As the son of a US Air Force general, it is probably safe to assume that John Craigie’s more beatnik tendencies didn’t develop until he moved to Santa Cruz. This cool, coastal Californian town may be more famous as the murder capital of the world in 80s vampire flick ‘The Lost Boys’, but it is also a little oasis of Bohemia and it is here that Craigie cultivated his troubadour style that has emerged over several immensely assured albums of acoustic Americana since 2009. Musical interludes have also included an album of Led Zeppelin covers, further enhancing the paradigms he is operating within. New record Asterisk the Universe is further evidence of his consummate skill as a lyricist and musician.
The 2018 album Scarecrow was a mostly tender, stripped back affair, but from the moment opener ‘Hustlin” roles in, there’s a sense that Craigie has decided to add a bit more attitude and texture to proceedings. The warm wurlitzer of Jamie Coffis is a subtle inflection over Craigie’s delicate acoustic guitar, but jazzy bass lines and a crisp electric guitar bow and bend around his acceptance of his own troubadour label; “I always wanted to be a healer and give out medicine / I was too dumb to be a doctor so I do this / They say your dream job won’t pay your bills / They said change your dream but I just changed my bills / I’m hustlin’, baby” he sings and you just know this is a moment of clarity and this album is a kind of personal confession. ‘Don’t Ask’ pursues this more sanguine approach. The meter of the song is a delight, the organ more brazen and the harmonies laid on by the Rainbow Girls full of a sparky sassiness. ‘Son of a Man’ may be a bit more restrained but the warm, chocolatey vocals are a delight.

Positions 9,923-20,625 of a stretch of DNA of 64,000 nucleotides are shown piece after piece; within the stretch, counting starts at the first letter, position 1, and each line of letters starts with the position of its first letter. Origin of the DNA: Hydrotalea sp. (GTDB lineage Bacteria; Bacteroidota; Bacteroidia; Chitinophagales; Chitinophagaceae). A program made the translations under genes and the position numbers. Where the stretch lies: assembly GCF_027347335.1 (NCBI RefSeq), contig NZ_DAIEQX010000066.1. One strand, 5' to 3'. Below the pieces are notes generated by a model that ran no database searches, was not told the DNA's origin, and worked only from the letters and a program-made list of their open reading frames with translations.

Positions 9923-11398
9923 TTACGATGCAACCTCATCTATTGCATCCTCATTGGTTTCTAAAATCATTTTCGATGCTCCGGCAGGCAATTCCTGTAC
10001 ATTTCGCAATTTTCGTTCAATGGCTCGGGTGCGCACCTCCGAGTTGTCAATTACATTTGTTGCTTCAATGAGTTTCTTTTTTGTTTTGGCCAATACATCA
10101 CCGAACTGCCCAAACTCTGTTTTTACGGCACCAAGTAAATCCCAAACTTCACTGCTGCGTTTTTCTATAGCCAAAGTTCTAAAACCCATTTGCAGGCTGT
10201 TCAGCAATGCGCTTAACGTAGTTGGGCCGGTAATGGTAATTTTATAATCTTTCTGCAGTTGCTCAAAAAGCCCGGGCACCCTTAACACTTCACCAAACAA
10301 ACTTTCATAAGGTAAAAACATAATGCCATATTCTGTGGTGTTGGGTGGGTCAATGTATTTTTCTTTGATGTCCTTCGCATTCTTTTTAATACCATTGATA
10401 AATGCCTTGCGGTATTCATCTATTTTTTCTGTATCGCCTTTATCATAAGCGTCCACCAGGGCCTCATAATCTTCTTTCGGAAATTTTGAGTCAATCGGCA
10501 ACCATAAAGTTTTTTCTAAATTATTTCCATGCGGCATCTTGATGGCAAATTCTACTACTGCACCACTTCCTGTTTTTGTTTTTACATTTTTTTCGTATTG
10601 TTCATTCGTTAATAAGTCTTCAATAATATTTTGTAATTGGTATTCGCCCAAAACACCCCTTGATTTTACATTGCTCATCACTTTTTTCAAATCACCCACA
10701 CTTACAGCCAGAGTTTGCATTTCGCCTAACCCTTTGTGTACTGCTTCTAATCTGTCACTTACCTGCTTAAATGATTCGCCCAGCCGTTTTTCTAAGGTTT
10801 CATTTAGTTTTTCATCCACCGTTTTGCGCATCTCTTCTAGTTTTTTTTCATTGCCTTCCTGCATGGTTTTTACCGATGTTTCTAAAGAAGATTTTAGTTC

‘Part Wolf’ is a slick river of cool. Multiple wurlitzer layers swirl amidst Craigie’s tenacious vocals and when he sings “This is the year that we’ll be kickin’ his ass out / Maybe you been sleepin’ maybe you been passed out / I’m here to shake ya, here to wake your ass up now”, we hear a wake-up call that could not have come at a more appropriate time.
Thus far, there has been a real swagger to proceedings. The paradigms of the Americana/bluegrass genres mean it never gets above its station and the short siren-esque interlude that the Rainbow Girls provide on ‘Used it All Up’ adds some pathos to the record before the magnificent ‘Don’t Deny’ brings some Dylan-esque alacrity to the party, which is carefully tempered by the valedictory tone of ‘Vallecito’.
This ebb and flow is an absolute delight but it would only be right to end on a song that brings together everything that has come before it. ‘Nomads’ is perhaps more orthodox in form but it allows all the strengths of these perfect moments that proceeded it to be presented in one final glorious moment of fellowship.